We also did exploratory combined analyses of patients in both trials treated in countries with or without a universal health-care reimbursement policy to examine whether regional and systematic access to subsequent therapies might affect overall survival in these studies. These results are shown in the appendix .
Findings from randomised studies comparing first-line EGFR tyrosine kinase inhibitors with standard chemotherapies suggest that patients with lung adenocarcinoma harbouring EGFR mutations have improved responses, progression-free survival, and quality of life, although no improvements in overall survival have been reported ( panel ).2, 3, 4, 5, 6, 7, 8, 18, and 19To our knowledge, our analysis of these two independent phase 3 studies shows for the first time that first-line afatinib significantly improved overall survival compared with chemotherapy, specifically in patients with lung adenocarcinoma harbouring the EGFR del19 mutation but not in patients with Leu858Arg-positive tumours or in the EGFR mutation-positive patient population overall. Of note, although most patients in LUX-Lung 3 and the entire population of LUX-Lung 6 were Asian, a significant improvement in overall survival with afatinib in the del19 subgroup was also noted in the smaller subpopulation of non-Asian patients in LUX-Lung 3, supporting the applicability of the findings to all patients with EGFR mutation-positive disease, irrespective of ethnic origin.
We did a systematic review of the scientific literature (English only) published up to Sept 30, 2014, using PubMed to identify phase 3, randomised trials assessing first-line EGFR tyrosine kinase inhibitor therapy versus standard platinum-based chemotherapy regimens in previously untreated patients with EGFR mutation-positive advanced lung adenocarcinoma. Using the search terms “phase 3”, “advanced” or “metastatic lung adenocarcinoma”, and “EGFR”, we identified seven trials done with the reversible EGFR tyrosine kinase inhibitors gefitinib (four trials2, 3, 4, 8, 9, 10, 11, 12, and 15) and erlotinib (three trials5, 6, 7, 13, and 14), and two trials done with the second-generation irreversible tyrosine kinase inhibitor afatinib (LUX-Lung 3 and LUX-Lung 618 and 19). In each of these studies, significant improvements in progression-free survival and objective response were reported with EGFR tyrosine kinase inhibitor therapy versus chemotherapy.2, 3, 4, 5, 6, 7, 8, 18, and 19None of the studies were designed to detect a difference in overall survival in the overall population or in EGFR exon 19 deletion (del19) or Leu858Arg mutation subgroups. In this context, overall survival benefit compared with chemotherapy was not reported in the gefitinib or erlotinib studies.8, 9, 10, 11, 12, 13, 14, and 15Only the IPASS, NEJ002, and EURTAC trials examined overall survival with reversible EGFR tyrosine kinase inhibitors specifically in EGFR del19 or Leu858Arg mutation subgroups; no differences in overall survival were reported.9, 10, 11, and 13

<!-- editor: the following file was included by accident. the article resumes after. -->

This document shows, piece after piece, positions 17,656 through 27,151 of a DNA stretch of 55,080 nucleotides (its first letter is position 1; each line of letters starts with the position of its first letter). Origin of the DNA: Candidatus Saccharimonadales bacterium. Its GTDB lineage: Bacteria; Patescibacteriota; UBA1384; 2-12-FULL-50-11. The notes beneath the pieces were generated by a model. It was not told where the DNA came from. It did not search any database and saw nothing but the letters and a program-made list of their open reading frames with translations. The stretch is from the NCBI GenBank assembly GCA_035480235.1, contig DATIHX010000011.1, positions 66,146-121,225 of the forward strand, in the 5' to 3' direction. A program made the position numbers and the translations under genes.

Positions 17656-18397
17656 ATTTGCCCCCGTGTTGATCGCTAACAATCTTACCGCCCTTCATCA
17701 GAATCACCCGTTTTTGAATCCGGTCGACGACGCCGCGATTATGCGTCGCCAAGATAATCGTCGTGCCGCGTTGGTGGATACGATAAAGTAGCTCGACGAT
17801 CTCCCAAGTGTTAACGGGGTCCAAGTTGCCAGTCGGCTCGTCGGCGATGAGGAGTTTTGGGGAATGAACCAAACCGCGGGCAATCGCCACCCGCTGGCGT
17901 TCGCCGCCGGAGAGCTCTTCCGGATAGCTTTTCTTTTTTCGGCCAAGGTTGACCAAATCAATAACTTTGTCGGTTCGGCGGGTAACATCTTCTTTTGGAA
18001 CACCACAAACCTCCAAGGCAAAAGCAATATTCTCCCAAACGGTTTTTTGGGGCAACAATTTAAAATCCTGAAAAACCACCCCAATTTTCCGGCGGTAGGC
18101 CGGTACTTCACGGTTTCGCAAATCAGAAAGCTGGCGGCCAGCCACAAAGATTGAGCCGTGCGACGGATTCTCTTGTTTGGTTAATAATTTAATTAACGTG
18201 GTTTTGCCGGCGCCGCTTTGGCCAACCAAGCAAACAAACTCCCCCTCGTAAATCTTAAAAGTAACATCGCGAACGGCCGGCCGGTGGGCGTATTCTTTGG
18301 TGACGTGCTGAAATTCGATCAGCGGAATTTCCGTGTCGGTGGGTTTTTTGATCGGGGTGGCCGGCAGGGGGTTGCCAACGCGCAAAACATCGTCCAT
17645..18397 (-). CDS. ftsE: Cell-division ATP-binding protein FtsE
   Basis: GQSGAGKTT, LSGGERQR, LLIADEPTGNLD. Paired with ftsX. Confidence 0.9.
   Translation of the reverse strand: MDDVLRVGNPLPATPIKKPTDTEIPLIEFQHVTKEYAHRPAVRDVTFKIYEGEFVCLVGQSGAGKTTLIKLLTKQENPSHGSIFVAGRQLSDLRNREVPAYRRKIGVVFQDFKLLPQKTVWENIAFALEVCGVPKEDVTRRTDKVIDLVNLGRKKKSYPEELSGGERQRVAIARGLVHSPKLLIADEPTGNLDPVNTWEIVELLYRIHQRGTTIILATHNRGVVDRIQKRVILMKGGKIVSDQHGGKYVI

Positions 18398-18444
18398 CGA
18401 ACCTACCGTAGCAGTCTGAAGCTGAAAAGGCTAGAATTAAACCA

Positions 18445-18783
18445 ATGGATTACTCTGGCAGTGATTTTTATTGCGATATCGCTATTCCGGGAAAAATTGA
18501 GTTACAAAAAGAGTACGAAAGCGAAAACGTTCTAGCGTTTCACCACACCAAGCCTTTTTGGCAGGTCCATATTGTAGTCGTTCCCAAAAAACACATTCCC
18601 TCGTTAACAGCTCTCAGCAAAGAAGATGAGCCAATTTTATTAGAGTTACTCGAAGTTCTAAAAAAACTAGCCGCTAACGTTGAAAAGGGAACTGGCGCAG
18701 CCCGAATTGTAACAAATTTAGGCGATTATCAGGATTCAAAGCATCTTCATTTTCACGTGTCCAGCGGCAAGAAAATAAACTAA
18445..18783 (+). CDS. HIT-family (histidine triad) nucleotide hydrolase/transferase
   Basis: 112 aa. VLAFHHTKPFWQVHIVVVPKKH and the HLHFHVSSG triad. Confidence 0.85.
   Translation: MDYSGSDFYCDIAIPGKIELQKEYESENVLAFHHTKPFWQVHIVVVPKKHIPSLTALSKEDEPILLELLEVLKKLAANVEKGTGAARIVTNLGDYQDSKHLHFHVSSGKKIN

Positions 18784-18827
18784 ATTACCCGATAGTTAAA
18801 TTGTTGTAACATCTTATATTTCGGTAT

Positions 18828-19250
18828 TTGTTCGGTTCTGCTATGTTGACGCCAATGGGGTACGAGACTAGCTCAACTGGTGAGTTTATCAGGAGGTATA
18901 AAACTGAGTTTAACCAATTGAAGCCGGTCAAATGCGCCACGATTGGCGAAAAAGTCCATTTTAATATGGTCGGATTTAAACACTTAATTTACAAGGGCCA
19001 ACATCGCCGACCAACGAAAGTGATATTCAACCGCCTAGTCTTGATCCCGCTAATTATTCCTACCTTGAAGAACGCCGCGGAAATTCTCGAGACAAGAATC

Results from LUX-Lung 3 and LUX-Lung 6 previously corroborated the findings of other randomised trials in this setting with regards to understanding of EGFR mutation-positive lung adenocarcinoma and response to EGFR tyrosine kinase inhibitors based on assessments of tumour response and progression-free survival.18 and 19To our knowledge, this is the first time that an overall survival benefit has been demonstrated in patients with tumours that contain the EGFR del19 mutations, although no such benefit was observed in patients with Leu858Arg-positive tumours, or when common EGFR mutations were pooled. This finding suggests that among standard first-line EGFR tyrosine kinase inhibitors, afatinib should be the preferred option for patients with EGFR del19-positive lung adenocarcinoma. The difference in outcomes for patients with EGFR del19 and Leu858Arg-positive disease suggests that these populations should be studied separately in future trials.